Sunday, September 30, 2012


There are two books that I hold sacred. Not because they're the greatest books ever written, but because the impact they've had on me, personally, has been so great. These are books I'll always own, and always return to. Anyone who knows me well knows the first one is Louisa May Alcott's Little Women - the book that made me take notice of the fact that writing is, in fact, a thing worth doing, and that women can certainly do it. Also, that simple, true stories from life are worthy subjects in literature. The beauty of Little Women, in so many ways, is that nothing happens. Not really. It's not a book about an accident or a tragedy or a life-changing event. It's a book about everyday family life. Girls grow up, hearts are broken, babies are born, loved ones die.  Ordinary people interact with, argue with, make friends with, and fall in love with other ordinary people. None of it is earth-shattering.  It's not drama - it's life as we know it. And what a surprise that it makes for great reading.

But I'm writing, today, about the second book that I can't do without: Truman Capote's The Grass Harp.  Not as many people are familiar with Capote's novel as are with Alcott's. The two books couldn't be more different. If Alcott wrote about the small things that make up a life, Capote wrote (in this novel) about the big events that change a life and shift a person's trajectory, forever. I love this book in almost the way I love a good friend. It is not overstating it to say that reading this book for the first time changed my own trajectory as a writer. For one thing, it's humbling. It's simple and understated and, yet, as big as life. The prose is beautiful. The characters come to life. This is the book that made me take note that, oftentimes, the most important character in a story is the setting...that great things can happen when a writer embraces the natural world...that literature of the American South is as full of paradoxes as the American South, itself. The first time I finished reading this book, I immediately turned back to the beginning to read it, again - it moved me that much.  I return to this beautiful, little book often. I've lost count of how many times I've read it. I've read it during times of great sadness. I've read it when my life was in flux. I've read it while traveling to far-away places. I've read it when I've found myself unable to write. I've read it when something about the natural world has truly moved me. I've read it out loud to a beautiful woman, who begged me not to stop until it was done. I will always return to this book. It feels like home.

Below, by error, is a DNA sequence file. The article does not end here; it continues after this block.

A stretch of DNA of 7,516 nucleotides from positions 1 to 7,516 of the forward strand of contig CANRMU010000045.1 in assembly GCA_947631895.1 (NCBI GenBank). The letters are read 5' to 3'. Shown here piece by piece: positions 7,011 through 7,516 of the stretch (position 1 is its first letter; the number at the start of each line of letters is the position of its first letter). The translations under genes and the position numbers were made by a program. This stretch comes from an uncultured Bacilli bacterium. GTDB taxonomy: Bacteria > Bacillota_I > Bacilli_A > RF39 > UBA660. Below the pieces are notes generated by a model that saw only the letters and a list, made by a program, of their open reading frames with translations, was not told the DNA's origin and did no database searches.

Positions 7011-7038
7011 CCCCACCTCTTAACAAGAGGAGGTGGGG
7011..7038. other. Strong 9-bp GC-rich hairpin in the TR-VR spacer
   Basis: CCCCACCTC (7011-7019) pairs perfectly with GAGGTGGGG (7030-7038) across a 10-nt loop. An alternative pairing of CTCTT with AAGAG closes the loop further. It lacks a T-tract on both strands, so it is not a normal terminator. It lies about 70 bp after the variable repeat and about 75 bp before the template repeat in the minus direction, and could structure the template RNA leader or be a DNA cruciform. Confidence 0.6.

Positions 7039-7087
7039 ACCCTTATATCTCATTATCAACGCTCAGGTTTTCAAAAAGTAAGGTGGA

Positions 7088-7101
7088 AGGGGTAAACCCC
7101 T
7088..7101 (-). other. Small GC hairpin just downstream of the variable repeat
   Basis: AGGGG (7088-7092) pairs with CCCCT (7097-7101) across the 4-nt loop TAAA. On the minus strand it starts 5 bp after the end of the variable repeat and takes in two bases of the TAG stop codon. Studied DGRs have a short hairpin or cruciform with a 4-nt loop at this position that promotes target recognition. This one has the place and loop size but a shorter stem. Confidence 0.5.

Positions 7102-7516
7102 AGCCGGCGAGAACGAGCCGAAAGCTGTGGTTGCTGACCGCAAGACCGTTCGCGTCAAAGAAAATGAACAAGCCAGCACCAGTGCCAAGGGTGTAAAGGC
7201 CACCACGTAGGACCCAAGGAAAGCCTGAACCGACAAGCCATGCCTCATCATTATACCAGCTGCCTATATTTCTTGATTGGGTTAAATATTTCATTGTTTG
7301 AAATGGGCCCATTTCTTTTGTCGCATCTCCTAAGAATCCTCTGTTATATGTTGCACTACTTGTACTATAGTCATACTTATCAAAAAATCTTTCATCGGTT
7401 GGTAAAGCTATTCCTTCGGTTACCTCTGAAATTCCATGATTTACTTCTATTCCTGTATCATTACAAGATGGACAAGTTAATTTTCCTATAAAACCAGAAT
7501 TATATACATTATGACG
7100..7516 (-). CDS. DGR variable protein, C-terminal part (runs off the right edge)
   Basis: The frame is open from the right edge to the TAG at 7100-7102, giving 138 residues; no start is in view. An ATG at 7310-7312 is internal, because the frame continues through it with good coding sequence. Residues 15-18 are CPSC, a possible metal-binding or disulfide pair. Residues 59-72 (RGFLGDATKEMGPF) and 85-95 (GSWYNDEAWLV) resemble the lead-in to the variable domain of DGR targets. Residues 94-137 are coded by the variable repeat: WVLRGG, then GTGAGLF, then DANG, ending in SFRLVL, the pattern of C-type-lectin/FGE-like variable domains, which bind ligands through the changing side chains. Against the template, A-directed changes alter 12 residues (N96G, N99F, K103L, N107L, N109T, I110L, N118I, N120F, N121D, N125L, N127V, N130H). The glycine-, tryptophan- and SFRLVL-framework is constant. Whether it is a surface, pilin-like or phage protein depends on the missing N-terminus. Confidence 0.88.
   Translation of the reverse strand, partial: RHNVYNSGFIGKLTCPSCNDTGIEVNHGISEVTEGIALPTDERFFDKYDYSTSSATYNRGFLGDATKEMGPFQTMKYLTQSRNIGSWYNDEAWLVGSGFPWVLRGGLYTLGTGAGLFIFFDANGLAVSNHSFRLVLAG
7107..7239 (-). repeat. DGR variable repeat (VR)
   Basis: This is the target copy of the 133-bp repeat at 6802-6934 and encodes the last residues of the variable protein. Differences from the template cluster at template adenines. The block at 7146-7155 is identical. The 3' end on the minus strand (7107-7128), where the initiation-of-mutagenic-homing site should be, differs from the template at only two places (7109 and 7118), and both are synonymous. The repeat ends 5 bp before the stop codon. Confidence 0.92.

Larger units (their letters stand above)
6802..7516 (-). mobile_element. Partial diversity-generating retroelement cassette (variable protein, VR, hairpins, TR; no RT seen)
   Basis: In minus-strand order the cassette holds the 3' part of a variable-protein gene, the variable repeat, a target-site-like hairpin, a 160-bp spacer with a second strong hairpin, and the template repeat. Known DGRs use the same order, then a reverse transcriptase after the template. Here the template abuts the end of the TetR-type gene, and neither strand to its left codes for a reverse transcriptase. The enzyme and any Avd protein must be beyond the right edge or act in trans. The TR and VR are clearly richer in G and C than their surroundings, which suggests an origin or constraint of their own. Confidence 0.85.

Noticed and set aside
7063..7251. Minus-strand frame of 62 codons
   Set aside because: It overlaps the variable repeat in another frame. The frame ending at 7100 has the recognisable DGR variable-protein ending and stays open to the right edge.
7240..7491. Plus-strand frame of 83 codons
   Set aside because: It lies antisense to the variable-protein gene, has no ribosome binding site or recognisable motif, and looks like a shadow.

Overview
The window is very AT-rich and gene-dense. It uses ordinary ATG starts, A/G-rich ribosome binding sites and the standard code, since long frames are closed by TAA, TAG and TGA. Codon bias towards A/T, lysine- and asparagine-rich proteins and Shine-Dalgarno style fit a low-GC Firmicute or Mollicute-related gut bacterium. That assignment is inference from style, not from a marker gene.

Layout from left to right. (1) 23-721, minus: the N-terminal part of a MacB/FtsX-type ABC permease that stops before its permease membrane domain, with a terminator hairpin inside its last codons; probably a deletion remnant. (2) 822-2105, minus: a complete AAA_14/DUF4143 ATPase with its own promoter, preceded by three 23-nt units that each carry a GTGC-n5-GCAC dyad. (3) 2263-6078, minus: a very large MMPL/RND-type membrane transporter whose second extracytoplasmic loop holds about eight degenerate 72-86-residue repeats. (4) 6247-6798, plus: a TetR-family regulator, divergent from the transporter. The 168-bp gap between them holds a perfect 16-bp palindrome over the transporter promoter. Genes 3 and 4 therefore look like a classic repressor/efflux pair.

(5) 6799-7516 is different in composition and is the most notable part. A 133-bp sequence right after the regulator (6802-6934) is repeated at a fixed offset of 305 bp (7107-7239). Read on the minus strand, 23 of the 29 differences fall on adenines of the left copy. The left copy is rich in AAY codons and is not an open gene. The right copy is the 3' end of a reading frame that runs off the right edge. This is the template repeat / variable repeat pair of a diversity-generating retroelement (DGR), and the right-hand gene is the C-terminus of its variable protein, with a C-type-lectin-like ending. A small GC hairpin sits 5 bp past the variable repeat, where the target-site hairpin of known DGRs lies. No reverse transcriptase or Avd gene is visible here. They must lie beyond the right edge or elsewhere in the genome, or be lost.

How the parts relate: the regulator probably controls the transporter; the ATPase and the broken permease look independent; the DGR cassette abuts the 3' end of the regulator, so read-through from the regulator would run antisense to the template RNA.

Happy birthday, Truman Capote.

Thursday, September 20, 2012

Give It A Rest - NSFW

Lately, I've found the whole business of being gay really fucking exhausting. This isn't to say I hate being a lesbian...or that I wish I could switch teams (although, let's be honest - just about anyone who claims they've never wished for an easier path is full of shit.) I'm saying it's a freaking exhausting business, because there's so much to be said about it. And everyone has an opinion, good or bad. Chick-fil-A, Westboro Church, the LDS, those crazy housewives who hate JC Penney.....they're so sickening, so tiresome. And exhausting. Don't they ever stop? Don't they ever just get tired of talking about how much they hate me, and how I'm going to hell? Really, it's ok that you hate me. I don't mind it. Go ahead and hate me. Just shut the fuck up about it, will you? I GET IT, YOU HATE ME. I JUST DON'T CARE IF YOU LIKE ME OR APPROVE OF ME. I JUST WANT YOU TO SHUT THE FUCK UP ABOUT IT, ALREADY.

Here's the thing: since the beginning of time there have people who found homosexuality repugnant and evil. People who have written and passed laws to punish homosexuals. People who have restricted the rights of homosexuals. People who have dedicated their lives to smear campaigns against homosexuals. Hating gays is old as shit, but here's the thing about it: hate me all you want, disapprove of who I am all you want, tell me I can't marry a woman, or hold a certain job, or have certain that all you want. You can open clinics  where you try and "cure" gays, and start churches that force gay people to behave as straight people can do whatever the hell you want, but it doesn't change one very crucial piece of this whole puzzle: I WILL ALWAYS LOVE WOMEN. And not just women as an idea. I mean I LOVE WOMEN AND I LOVE THEIR VAGINAS. Pussies. Cunts. Quims. Bearded Oysters. Punani. Poontang. Fannies. Beavers.  Nappy Dugouts. Chochas. Box Lunches at the Y. Honey Pots. Hush Puppies. Cooters.  And, just so you don't think I'm all one-note and crude about this: I'm also attracted to the way women walk, talk, reason, laugh, tell stories, get shit done, argue, cook, have babies, and generally frustrate me and drive me insane. But, yeah, I like vag. I always will. No amount of back-assward-activism is going to change that about me - or about ANY lesbian - so what the fuck is the point?

Give it a fucking rest.